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Philadelphia Couple Surprised With 'One In A Million' Identical Triplets

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Allison and Wes Rhea became the proud parents of naturally-conceived identical triplet girls earlier this February. According to ABC news, only 1 in 1,000,000 births happen this way.

Dr. Chang, a neonatologist at Abington Memorial Hospital, explained to CBS that the rarity of spontaneous triplets is because the embryos all come from the same zygote and split.

Mom and dad found out they were having triplets during their first ultrasound. "I just expected to see one," Rhoa told ABC. "Then the technician said to my husband that he better sit down.”

At 33 weeks, Allison gave birth to three baby daughters: Ava, Avery and Alissa. “I still can’t believe it that it happened," she told CBS Philly.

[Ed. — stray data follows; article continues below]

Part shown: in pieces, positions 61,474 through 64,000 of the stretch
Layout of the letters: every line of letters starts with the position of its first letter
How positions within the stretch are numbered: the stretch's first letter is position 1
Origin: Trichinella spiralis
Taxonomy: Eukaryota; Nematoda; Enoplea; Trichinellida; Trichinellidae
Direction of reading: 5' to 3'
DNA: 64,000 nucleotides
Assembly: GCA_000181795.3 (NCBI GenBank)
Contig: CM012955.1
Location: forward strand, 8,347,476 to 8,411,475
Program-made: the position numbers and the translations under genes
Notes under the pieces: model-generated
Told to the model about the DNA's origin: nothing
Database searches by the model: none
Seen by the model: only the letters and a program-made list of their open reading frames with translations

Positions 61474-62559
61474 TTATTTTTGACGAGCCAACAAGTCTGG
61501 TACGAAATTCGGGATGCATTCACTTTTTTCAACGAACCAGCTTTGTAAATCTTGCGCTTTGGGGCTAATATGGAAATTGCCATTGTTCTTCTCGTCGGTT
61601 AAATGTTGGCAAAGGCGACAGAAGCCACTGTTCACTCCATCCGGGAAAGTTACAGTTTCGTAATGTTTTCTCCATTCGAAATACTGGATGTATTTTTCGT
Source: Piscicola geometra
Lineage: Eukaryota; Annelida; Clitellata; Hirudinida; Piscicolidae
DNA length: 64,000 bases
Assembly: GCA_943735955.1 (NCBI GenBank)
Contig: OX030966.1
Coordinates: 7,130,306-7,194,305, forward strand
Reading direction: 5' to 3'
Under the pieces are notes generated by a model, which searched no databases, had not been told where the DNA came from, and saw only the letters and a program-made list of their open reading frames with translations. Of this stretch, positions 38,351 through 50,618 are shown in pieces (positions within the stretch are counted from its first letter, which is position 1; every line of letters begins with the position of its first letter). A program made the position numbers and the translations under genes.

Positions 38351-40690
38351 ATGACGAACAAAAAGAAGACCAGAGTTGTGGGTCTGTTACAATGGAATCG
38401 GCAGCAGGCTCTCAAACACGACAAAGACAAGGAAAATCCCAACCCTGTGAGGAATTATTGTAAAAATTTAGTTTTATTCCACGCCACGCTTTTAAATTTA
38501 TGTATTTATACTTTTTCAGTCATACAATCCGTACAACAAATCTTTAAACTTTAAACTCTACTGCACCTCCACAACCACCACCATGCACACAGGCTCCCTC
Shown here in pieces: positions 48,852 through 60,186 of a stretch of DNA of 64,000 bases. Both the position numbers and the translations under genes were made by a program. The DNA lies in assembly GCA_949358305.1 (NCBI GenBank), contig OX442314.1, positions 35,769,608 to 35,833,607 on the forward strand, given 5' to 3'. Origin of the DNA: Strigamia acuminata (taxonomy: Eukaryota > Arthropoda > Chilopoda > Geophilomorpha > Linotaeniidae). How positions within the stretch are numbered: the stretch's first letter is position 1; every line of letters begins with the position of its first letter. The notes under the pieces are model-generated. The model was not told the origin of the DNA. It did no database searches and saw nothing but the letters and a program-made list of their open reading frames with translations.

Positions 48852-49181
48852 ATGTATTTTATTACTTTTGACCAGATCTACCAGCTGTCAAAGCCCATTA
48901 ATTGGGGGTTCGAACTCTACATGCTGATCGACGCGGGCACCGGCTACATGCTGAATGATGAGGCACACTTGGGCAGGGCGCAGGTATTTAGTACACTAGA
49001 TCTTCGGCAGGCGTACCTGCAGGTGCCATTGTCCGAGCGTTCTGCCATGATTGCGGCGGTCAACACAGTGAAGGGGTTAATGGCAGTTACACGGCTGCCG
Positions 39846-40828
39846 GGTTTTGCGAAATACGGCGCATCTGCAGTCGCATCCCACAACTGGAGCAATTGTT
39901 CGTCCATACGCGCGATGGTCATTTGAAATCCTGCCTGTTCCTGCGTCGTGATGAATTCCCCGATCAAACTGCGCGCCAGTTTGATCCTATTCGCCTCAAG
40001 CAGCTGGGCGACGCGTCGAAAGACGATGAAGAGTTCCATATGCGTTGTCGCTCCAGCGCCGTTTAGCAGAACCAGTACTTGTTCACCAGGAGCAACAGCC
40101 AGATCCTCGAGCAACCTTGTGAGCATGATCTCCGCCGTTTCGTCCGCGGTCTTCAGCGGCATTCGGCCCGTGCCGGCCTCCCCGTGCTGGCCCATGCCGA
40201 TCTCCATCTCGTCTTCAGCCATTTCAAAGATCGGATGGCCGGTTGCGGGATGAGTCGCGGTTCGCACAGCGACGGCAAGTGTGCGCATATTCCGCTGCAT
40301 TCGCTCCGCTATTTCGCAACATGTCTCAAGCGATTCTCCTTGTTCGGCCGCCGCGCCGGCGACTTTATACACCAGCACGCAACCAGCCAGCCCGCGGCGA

Though mom and dad are taking in all of the recent turn-of-events, the preemie "A-team" girls are doing fine. All are breathing on their own, and are expected to leave the hospital in a few weeks. For now, the new parents are taking their time to learn the ropes.

“As soon as you’re done feeding all three and the other ones are rested you’ve got to start all over again. So it’s non-stop,” said Wes.

Perhaps the Rheas and the parents of these newborn identical quadruplets should combine forces for support... or to buy power-ball numbers, because chance is definitely on their side.

Correction: An earlier version of this story stated the chances of naturally conceiving identical triplets are 1 in 100,000. Experts estimate chances are actually 1 in 1,000,000.

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